Law Street Media

D.C. AG, Instacart Settle Fee Lawsuit for $2.54M

Subject: Two wooden shelves holding a variety of canned vegetables and fruits, lined up in rows of glass jars. Food staples canned include jellies, sauces, or slices of carrots, green beans, tomatoes, corn, sweet potatoes, sauerkraut, roasted red peppers, dill pickles, raspberry jam, orange marmalade, grape jelly, and a tomato and corn soup.

A lawsuit brought by the District of Columbia’s top law enforcement officer against grocery delivery provider Instacart has been settled, according to a Friday press release. The company will pay $2.54 million to resolve allegations that ” the company misled DC consumers, used tips left for workers to boost the company’s bottom line, and failed to pay required sales taxes.”

The original lawsuit alleged that Instacart led consumers to believe that “service fees” collected by the company while placing an order were tips that would go to drivers that pick up and deliver groceries; instead, D.C. Attorney Karl Racine’s lawsuit claims, the fees went to the company.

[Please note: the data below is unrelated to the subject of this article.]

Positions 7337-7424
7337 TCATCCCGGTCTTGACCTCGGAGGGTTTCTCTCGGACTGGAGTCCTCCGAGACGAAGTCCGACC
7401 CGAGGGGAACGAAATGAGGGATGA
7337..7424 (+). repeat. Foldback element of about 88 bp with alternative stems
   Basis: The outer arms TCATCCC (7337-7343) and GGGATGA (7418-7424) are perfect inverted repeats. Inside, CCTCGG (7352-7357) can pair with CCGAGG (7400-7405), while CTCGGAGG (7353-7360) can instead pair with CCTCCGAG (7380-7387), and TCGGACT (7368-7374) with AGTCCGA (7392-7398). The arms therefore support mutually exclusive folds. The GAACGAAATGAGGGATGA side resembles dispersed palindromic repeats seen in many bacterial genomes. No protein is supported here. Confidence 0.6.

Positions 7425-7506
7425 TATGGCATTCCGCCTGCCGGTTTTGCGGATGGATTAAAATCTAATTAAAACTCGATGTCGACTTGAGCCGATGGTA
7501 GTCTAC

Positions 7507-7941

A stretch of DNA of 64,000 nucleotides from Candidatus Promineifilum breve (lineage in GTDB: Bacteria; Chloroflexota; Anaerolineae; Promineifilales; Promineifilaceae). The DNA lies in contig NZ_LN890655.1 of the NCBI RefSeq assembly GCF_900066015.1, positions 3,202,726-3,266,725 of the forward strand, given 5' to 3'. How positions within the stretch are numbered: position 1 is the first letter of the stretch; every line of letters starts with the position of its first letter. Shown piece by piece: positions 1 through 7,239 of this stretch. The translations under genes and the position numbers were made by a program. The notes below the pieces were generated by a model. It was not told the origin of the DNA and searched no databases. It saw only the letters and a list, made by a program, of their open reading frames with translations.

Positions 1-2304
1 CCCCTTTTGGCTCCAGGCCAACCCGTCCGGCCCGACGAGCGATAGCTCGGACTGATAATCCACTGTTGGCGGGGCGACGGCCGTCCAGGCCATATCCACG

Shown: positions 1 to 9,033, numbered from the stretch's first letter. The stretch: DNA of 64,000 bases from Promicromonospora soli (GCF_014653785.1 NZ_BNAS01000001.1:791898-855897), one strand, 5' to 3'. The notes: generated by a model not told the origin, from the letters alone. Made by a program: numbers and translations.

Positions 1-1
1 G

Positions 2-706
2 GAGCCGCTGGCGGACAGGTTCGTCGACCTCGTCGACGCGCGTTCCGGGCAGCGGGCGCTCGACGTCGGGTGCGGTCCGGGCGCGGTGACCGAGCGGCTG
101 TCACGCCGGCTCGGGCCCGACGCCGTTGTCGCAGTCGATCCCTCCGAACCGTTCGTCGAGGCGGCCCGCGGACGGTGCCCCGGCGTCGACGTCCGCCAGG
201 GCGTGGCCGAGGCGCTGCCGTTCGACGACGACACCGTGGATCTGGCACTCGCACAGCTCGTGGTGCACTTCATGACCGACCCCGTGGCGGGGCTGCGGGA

“DC consumers expect their tips to go to workers—not the c-suite,” said Racine in the release. “Any business operating in the District must provide consumers with truthful information, pay workers the wages and tips they have earned, and pay the sales taxes that they owe. Today’s settlement with Instacart sends a clear message: any company that attempts to dodge their obligations to workers and consumers will be held accountable.”

According to the press release, $1,8 million will be paid to the District, and an additional $739,057 will be paid in taxes, alongside an acknowledgement that Instacart must pay D.C. sales tax. The settlement will also require that tips go to workers.

Instacart was represented by Orrick Herrington & Sutcliffe.

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